Thursday, April 23, 2009

Emotions taking me over

Via Bernie Perusse at the Gazette, I've read Karl Paulnack's address to the parents of an incoming class to the Boston Conservatory. The speech resonated with me on many levels. As I've written numerous times in this space, I firmly believe that music is intended to communicate - it is not merely a craft, it is a language, as cliché as that may be. All of the music on Cycles is extremely important on a personal level to me, and the newer tunes I've written for Indigone and for big band also have some sort of back story, be it a tribute to a person in particular or, like "Dancing Serpent in Dawn's Quiet," based on a painting. Other songs that resonate most profoundly for me - Djavan's "Oceano," for example - are obviously coming from a very deep and moving place.

Paulnack recounts one listener's reaction to a performance of Copland's Violin Sonata, written as a tribute to a fallen pilot:

“During World War II, I was a pilot, and I was in an aerial combat situation where one of my team’s planes was hit. I watched my friend bail out, [...] and I watched my friend drop away into the ocean, realizing that he was lost. I have not thought about this for many years, but during that first piece of music you played, this memory returned to me so vividly that it was as though I was reliving it. I didn’t understand why this was happening, why now, but then when you came out to explain that this piece of music was written to commemorate a lost pilot, it was a little more than I could handle. How does the music do that? How did it find those feelings and those memories in me?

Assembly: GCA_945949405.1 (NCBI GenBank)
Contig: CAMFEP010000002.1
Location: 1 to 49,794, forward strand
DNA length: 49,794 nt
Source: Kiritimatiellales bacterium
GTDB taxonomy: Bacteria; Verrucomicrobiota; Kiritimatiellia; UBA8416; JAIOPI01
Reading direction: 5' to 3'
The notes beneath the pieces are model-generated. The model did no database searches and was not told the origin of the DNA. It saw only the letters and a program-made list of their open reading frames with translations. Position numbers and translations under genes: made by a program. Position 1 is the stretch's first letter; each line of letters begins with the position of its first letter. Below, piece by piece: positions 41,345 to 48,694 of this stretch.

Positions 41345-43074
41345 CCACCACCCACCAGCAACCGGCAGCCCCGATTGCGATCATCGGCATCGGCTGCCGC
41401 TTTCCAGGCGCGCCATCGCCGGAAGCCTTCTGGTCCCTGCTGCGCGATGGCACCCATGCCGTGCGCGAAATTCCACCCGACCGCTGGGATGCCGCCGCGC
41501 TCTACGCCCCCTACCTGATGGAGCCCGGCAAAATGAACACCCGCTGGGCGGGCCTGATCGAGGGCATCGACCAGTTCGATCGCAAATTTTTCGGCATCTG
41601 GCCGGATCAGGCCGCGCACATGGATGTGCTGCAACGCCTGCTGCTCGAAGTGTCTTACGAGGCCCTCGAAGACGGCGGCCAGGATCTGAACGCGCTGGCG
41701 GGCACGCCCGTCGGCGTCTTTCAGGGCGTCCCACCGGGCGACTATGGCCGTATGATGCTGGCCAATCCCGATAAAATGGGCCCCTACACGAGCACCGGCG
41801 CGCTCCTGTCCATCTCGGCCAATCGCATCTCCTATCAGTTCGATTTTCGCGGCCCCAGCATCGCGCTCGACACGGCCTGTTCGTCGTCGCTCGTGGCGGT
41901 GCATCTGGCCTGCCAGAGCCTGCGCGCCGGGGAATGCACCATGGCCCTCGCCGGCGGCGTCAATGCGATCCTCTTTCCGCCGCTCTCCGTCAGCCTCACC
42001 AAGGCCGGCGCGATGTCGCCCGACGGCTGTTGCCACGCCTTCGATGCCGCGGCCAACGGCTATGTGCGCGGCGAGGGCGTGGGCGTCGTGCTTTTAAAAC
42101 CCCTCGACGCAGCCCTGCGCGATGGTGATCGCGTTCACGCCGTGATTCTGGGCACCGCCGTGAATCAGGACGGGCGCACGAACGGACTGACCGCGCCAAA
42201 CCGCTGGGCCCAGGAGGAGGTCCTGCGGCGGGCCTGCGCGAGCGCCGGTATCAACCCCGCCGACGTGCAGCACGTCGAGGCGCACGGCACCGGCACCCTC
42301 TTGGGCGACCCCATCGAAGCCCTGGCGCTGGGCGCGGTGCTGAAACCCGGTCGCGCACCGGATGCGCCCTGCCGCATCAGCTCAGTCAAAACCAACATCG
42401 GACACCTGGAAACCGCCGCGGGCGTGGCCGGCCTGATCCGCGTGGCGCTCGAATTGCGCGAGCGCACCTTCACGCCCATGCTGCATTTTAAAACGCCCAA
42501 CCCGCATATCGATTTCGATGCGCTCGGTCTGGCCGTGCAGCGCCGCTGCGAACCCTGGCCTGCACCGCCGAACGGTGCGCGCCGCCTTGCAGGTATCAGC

Paulnack's address to the parents concludes with a portion of his speech to the incoming students. This is something all of us musicians should keep in mind:

I expect you not only to master music; I expect you to save the planet. [...] If there is a future of peace for humankind, if there is to be an understanding of how these invisible, internal things should fit together, I expect it will come from the artists, because that’s what we do. As in the concentration camp and the evening of 9/11, the artists are the ones who might be able to help us with our internal, invisible lives.

I remember being on the bus not long after starting my undergrad, and somehow I got to talking to a fellow student, some liberal arts student of an as-then-undetermined major, who was avidly seeking out the doctor-and/or-lawyer type. When I told her I was a musician, she asked something to the effect of "Well, what are you going to do with that?" And I responded along similar lines - I can help people, too.

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